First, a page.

Michigan AG Dana Nessel says people are threatening, harassing her staff to 'shove sharpies' in places

Michigan's attorney general Dana Nessel asked people to stop harassing and threatening her staff Thursday amid ongoing election results across the country. 

After one of the state's most memorable post-election days ever, in which accusations of voter fraud flooded social media while protesters crowded around an absentee ballot counting location in downtown Detroit, the dust had settled with media organizations projecting Joe Biden had won the state's 16 electoral votes. 

"Dear members of the public: Please stop making harassing & threatening calls to my staff. They are kind, hardworking public servants just doing their job. Asking them to shove sharpies in uncomfortable places is never appropriate & is a sad commentary on the state of our nation," Nessel tweeted. 

The mention of Sharpies is perhaps in reference to a rumor circulating on social media that using a Sharpie to mark a ballot will make it not count.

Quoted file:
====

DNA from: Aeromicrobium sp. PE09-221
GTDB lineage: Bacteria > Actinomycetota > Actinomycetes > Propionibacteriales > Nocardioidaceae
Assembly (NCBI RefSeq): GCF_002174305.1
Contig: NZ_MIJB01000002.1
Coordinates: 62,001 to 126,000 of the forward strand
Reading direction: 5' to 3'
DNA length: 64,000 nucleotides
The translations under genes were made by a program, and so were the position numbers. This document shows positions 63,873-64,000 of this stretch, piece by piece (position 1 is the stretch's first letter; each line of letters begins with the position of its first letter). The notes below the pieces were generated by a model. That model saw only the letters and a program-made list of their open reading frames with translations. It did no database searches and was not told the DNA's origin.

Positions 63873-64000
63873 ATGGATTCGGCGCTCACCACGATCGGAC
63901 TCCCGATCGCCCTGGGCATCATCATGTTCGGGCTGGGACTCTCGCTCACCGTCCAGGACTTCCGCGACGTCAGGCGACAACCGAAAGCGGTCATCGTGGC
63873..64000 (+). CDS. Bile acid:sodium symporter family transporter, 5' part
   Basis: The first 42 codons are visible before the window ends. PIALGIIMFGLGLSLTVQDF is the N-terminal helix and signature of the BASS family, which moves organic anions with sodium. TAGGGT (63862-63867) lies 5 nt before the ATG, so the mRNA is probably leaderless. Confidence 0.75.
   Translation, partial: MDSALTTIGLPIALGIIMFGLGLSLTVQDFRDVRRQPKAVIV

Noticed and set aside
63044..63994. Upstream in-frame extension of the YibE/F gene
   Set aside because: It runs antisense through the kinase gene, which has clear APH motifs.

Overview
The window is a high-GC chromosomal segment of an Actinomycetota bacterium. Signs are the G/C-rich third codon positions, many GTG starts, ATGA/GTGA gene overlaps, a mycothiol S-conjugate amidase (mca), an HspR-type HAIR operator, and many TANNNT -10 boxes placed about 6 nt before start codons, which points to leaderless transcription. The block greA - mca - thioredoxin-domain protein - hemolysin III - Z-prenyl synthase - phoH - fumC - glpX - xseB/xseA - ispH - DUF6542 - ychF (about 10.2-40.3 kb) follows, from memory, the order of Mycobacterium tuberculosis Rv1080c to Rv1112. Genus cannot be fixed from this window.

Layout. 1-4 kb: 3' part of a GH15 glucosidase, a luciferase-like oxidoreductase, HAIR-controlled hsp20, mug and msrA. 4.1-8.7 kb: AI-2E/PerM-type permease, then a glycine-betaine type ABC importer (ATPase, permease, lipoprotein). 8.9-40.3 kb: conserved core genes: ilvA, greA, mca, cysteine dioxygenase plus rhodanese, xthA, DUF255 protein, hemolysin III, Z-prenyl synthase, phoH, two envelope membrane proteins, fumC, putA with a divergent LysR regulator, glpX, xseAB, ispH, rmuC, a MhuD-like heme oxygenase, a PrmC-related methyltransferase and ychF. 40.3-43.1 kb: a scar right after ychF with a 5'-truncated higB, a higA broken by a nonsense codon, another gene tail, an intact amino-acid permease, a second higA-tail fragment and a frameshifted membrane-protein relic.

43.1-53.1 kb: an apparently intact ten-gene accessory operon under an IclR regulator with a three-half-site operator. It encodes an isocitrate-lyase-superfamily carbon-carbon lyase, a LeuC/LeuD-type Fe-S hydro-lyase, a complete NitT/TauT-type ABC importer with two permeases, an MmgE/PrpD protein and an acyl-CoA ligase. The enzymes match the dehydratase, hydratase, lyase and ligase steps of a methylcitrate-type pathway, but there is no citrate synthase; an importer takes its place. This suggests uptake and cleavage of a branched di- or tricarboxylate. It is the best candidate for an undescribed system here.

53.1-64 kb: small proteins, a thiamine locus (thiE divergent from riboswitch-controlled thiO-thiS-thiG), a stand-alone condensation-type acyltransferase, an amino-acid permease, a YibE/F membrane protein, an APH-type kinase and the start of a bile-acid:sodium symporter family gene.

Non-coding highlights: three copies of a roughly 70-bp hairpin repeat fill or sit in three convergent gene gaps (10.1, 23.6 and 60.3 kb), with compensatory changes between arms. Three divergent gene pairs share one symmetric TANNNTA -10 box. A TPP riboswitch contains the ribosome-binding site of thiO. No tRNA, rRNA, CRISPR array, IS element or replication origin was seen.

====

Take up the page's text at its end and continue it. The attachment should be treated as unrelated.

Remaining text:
The Michigan Department of State fact-checked that rumor - and several others - Thursday amid concerns of voter fraud and election inaccuracies both in Michigan and across the country. 

President Donald Trump's campaign has filed several lawsuits over the counting of ballots, including one here in Michigan. That lawsuit was dismissed Thursday afternoon, though, by a judge.  

Moments after the suit was announced on Wednesday, a group of GOP challengers tried to enter TCF Center in Detroit where hundreds of thousands of ballots are being counted but election staff told FOX 2 they were at capacity for both Democrat and Republican challengers.

The counting of votes continued, however, and Joe Biden was declared the winner later Wednesday afternoon but the lawsuit was still filed by the Trump campaign. Trump’s attorney argued in a brief oral argument that a Republican poll watcher had been removed from a counting room. Judge Cynthia Stephens questioned if that information was hearsay Thursday and ultimately ruled against the President’s lawsuit.

More than 5.5 million people voted in Michigan's presidential election, the most ever and the highest percentage of voting-age residents to cast a ballot in 60 years. The number of voters smashed the record of 5 million in 2008. 

About 71% of those age 18 and older voted. The only general election in the past 72 years with a larger portion was 1960. 

Secretary of State Jocelyn Benson said Thursday it was "particularly inspiring and encouraging" that more than 28,000 people took advantage of a new option and registered and voted on Election Day.